But tonight, a little more: A Conversation with J. Hope Stein

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You just go on your nerve, Frank O’Hara said about the lyric poet. I think J. Hope Stein understands this notion, but she brings to it a kind of astonishment that’s vulnerable yes, brave yes, but also containing a belief in magic, in humor, in humanity that’s flawed yes, but ours. There is so much love of life in these poems of family but also a larger look: Here we are a too familiar species whose bodies also contain elements from long dead stars.

I have read J. Hope Stein’s poems for nearly a decade and I am always impressed by this poet’s brilliant verbal skills: She might write about motherhood—as she does in this new book—or about politics or science or young marriage, but whatever her subject, it is delivered via striking metaphor and music. What also characterizes this poet is her ability to create a book-long sequence that isn’t merely a collection of separate lyrics but an echo chamber where one thing leads to another, sparks of connection arise, page upon page builds into the large whole that shows us how to look at our lives deeper, and yes, with more astonishment.

I had a chance to chat with J. Hope Stein about her latest collection, little astronaut, and I hope you will enjoy the conversation as much as I did.

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The Rumpus: The book has various poetic modes—lullaby, love song, commentary, etc.—and various formal strategies—long lines, short lines, tiny poems, longer poems, call-and-response poems. Which of these felt natural for you and which came as a result of a challenge, and what did you learn in the process?

Hope Stein:I don’t know if you remember this: When I first had a baby, I said I wasn’t writing much, and you recommended that I start a new email account and email myself one email a day. You said it could be an image, a word, a feeling, a description. And that by the end of two months, I would have seeds for a book.

I thanked you and said that I had no intention of writing a book about motherhood, but I appreciated your suggestion and said I would try it. I set up an email account—the now defunct [email protected] (named after Shakespeare’s character from A Midsummer Night’s Dream)—and those emails did in fact end up being the seeds for the book. And I have given this advice to a couple of artists who are about to have their first kid. So thank you for suggesting that!

What I got from that process was very in-the-moment observations, heightened by sleep-deprivation and an intense sense of wonder, combined with hormonal highs and lows, mixed in with tears, blood, urine, scars, milk, poop. The range of what I was sending myself was charged, distilled moments of intense intimacy combined with full rants.

And they would have just stayed there on my computer to this day, but when my husband (Mike Birbiglia), was working on his show, The New One, about parenthood, we naturally fell into a collaboration. I shared the emails with him. I had started to shape some of the shorter poems and Mike started reading a couple of my poems onstage as part of his off-Broadway show.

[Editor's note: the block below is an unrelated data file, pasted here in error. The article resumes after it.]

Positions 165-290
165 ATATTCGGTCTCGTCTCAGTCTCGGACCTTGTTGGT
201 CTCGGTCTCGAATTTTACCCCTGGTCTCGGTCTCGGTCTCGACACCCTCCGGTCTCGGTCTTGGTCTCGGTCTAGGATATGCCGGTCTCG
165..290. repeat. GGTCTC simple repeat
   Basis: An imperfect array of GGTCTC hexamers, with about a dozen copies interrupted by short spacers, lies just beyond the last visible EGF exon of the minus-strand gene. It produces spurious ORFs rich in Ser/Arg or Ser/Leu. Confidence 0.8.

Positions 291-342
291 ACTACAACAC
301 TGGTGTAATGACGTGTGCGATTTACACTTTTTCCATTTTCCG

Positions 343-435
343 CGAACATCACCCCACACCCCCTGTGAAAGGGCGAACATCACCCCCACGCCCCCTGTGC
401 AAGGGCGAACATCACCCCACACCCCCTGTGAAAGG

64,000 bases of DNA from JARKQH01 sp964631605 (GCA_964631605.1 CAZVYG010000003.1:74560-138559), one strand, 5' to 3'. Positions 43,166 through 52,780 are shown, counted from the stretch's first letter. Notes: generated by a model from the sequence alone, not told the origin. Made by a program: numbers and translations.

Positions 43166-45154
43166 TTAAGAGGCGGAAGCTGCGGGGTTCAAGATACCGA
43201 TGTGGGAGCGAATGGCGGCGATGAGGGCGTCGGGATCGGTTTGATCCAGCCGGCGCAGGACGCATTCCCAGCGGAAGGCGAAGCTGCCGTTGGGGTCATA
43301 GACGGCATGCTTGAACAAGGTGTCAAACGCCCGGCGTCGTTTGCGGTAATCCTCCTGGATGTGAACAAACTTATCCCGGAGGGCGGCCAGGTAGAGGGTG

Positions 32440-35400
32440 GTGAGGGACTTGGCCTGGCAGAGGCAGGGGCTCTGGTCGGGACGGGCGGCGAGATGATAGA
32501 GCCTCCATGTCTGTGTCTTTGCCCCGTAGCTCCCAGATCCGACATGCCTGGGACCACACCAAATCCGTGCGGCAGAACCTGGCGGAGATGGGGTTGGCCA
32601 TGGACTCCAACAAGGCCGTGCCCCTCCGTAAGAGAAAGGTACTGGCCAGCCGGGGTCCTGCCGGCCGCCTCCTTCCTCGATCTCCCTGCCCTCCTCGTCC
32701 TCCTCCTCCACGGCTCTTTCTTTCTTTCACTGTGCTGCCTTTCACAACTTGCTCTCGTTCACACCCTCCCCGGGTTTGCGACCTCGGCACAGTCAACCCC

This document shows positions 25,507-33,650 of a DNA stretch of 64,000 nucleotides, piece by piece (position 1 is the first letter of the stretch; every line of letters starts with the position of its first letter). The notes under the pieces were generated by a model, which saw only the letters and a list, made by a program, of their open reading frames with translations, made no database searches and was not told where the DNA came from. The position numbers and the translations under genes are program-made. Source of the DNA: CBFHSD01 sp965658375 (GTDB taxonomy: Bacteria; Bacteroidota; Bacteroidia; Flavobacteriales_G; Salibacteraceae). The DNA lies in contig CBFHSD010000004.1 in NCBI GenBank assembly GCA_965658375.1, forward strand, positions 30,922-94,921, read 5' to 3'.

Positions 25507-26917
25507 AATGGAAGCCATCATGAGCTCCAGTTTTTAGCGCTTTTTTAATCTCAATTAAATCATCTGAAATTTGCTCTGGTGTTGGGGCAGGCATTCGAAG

When Mike read my poems onstage, he was reading from a notebook which I prepared for him as an official prop of the show. There were three “jenny notebooks” where I wrote the poems Mike would read on stage. Every night there was a moment of surprise in the theater when suddenly, toys would fall from the ceiling all around Mike. Along with the toys fell the three “jenny notebooks.” My task was to make the notebooks feel real and lived in.

I knew they were just props but a poet can’t fake a notebook. I fell in love with all three of them, experimenting with new lines and poems in each. These notebooks were alive to me and part of me and they would fall from the ceiling eight shows a week and Mike would read from them on stage and then I would beg him to bring them home to me on his day off so I could reconnect with them and continue where I left off. Those writings ended up being more poems for little astronaut including a long prose piece, a lyric essay, called “As Close as Food” about weaning and about how my boobs wouldn’t stop making milk. One day of writing a week. Then six days of deprivation.

After the Broadway show, Mike was working on [the essay collection] The New One and our collaboration continued. He convinced me to go on stage with him and read poems while he did comedy. In that period I wrote the “toast” poems that would end up in little astronaut (“A toast to something beautiful flapping in the wind;” “A Toast to the Crooked Nipple;” “A Toast to the Third Arm;” “A Toast to My Husband”). They are longer-lined, meditative pieces. I was still working with the seeds from the Monsieur Cobweb emails and I was engaging in Mike’s process, which is to go on stage and read some material that is done and mix in some new material, see how it goes, revise, do it again the next night, and again and again. I did a few shows with him at Largo in Los Angeles and twenty-four encores with him at the Cherry Lane Theater in New York when I was writing that batch of poems.